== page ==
thought I could bang out a column today—a regular column,
a column about my readers’ problems and their freaky fetishes
and all those asshole politicians out there. You know, the
The day my son was born, I managed to slip out of the maternity
ward and write a column; I wrote one the day I was indicted
by the state of Iowa for licking Gary Bauer’s doorknobs. (I
was actually indicted for voter fraud—on a trumped-up charge,
your honor—but Bauer’s knob needs all the attention it can
get.) I’ve written columns on days that I was dumped and on
the morning of 9/11. So I figured that I could bang out a
I opened my laptop and started reading your letters. I love
reading your letters—I do. But I couldn’t get into it. I just
don’t have a column in me this week. I’m disappointed in myself.
I write this column at Ann Landers’s desk, for crying out
loud, and the old lady banged out a heartbreaking, truncated
column when her marriage collapsed. If Landers could bang
one out under that kind of emotional strain, then I could
damn well bang one out, too. Just do it, right? Just fucking
do it. But I just fucking can’t.
My mother died on Monday.
Perhaps a sex-advice column isn’t an appropriate place to
eulogize an articulate, elegant woman, a practicing Catholic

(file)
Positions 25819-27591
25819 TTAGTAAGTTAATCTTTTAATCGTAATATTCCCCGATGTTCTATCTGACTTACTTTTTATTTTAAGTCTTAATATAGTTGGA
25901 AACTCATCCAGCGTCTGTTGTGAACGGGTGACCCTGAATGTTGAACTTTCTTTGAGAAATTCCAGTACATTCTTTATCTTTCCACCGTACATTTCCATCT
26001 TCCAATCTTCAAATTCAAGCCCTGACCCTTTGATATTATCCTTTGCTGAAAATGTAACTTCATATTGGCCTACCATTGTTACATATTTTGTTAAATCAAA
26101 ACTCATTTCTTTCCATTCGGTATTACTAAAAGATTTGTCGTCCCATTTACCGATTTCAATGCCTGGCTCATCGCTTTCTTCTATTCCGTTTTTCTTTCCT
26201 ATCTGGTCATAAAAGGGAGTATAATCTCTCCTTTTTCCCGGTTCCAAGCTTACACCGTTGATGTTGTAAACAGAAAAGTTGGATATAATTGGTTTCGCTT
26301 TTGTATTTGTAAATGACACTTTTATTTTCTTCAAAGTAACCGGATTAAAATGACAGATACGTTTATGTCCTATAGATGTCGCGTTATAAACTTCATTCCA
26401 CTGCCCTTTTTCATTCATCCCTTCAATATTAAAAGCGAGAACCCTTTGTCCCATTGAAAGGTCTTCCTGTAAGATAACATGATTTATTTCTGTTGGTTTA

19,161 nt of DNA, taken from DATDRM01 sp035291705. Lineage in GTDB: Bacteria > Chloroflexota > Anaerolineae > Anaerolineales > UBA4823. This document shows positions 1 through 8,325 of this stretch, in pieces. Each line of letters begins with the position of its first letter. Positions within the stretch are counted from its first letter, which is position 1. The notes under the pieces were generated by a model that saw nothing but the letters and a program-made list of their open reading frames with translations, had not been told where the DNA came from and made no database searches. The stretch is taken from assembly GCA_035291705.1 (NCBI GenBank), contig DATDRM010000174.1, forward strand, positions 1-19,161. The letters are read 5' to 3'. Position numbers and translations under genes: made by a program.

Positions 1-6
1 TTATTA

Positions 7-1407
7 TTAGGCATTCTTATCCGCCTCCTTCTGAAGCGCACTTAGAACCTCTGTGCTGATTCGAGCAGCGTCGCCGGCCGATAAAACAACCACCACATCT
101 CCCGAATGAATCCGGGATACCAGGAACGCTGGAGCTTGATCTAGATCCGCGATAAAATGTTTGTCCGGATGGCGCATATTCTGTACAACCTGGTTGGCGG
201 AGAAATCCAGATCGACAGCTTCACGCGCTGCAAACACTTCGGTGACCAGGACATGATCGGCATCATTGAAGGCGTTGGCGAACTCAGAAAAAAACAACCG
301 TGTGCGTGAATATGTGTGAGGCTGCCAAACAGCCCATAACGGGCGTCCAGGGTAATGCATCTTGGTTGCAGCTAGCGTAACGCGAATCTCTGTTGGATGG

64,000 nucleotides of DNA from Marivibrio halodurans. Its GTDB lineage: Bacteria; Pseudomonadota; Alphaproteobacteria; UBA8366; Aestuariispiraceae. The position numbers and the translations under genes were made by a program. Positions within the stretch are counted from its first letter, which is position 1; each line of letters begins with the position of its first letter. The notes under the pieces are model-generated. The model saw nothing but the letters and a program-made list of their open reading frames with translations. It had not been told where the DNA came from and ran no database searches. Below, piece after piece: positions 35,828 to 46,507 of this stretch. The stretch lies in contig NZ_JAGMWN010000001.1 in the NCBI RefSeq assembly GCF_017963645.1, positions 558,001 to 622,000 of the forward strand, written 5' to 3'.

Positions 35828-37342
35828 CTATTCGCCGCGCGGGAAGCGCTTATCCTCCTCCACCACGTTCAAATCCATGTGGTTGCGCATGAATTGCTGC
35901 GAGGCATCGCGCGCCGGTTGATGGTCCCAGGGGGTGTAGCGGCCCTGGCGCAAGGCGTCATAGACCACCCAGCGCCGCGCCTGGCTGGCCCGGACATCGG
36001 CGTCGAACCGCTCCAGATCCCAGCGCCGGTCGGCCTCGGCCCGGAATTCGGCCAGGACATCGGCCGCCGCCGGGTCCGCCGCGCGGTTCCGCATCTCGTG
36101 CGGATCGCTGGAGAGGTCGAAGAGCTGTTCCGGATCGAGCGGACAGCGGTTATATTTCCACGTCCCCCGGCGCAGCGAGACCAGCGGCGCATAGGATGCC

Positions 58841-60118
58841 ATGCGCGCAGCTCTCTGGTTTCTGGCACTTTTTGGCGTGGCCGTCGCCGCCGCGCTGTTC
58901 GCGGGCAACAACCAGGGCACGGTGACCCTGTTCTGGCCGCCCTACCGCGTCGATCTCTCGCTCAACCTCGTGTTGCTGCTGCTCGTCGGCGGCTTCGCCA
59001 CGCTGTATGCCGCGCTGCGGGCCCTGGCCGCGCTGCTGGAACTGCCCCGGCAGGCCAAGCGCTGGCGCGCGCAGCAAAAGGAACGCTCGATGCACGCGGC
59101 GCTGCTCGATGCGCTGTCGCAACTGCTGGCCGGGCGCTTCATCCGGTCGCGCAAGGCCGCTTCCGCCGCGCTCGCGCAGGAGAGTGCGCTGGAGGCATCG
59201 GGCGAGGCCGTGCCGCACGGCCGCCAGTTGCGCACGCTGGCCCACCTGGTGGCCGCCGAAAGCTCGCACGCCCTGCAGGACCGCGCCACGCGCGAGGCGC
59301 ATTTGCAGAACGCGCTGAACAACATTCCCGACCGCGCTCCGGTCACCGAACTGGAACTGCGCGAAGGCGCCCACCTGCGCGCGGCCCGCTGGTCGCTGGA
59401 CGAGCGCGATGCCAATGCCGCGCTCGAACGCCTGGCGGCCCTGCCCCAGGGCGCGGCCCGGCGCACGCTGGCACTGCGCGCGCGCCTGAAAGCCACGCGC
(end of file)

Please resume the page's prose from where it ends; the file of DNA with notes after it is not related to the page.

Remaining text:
named for the patron saint of hopeless causes and, perhaps
consequently, a Cubs fan. I mean, really. Eulogizing my mother
back here with the escort ads? So let’s not think of this
as a eulogy. Let’s think of it as a thank-you note, the kind
of nicety that my mother appreciated.
Forgive the cliché: My mom gave me so much. She gave
me life, of course, and some other stuff besides: her sense
of humor, her bionic bullshit detectors, her colossal sweet
tooth. She also gave me—she gave all four of her children
(Bill, Ed, Dan, Laura)—her unconditional love. Long after
I came out, she told me she always suspected that I might
be gay; I was the quiet one, the boy who liked Broadway musicals
and baking cakes and shared her passion for Strauss waltzes.
When I asked my parents to take me to the national tour of
A Chorus Line for my 13th birthday, that should have
settled the matter. Your third son? Total fag, lady. But my
parents were Catholic and religious and it somehow
still came as a shock when I told them. My mother came around
fast and she came out swinging—rainbow stickers on her car,
a PFLAG membership card in her wallet, and an ultimatum delivered
to the whole family: Anyone who had a problem with me had
a problem with her.
But the real reason I feel compelled to thank her in this
space, back here with the escort ads, is because I wouldn’t
have this space if it weren’t for her.
My mother, as my brother Bill likes to say, made friends like
Rockefeller made money and George W. Bush makes mistakes—and
she was that friend you confided in and went to for advice.
I was a mama’s boy—hello—and I spent a great deal of
time in my mother’s kitchen listening to her tell her friends
exactly what they needed to do. Sometimes gently, sometimes
brusquely, always with a dose of humor. My mom liked to say
that her son got paid to do something that she did for free—and
isn’t that the way the world works? Women cook, men are chefs;
women are housewives, men are butlers; she gave advice,
I got paid to give advice. (And for a few years, she
did too; my mother and I wrote a joint column for a couple
of websites in the 1990s.)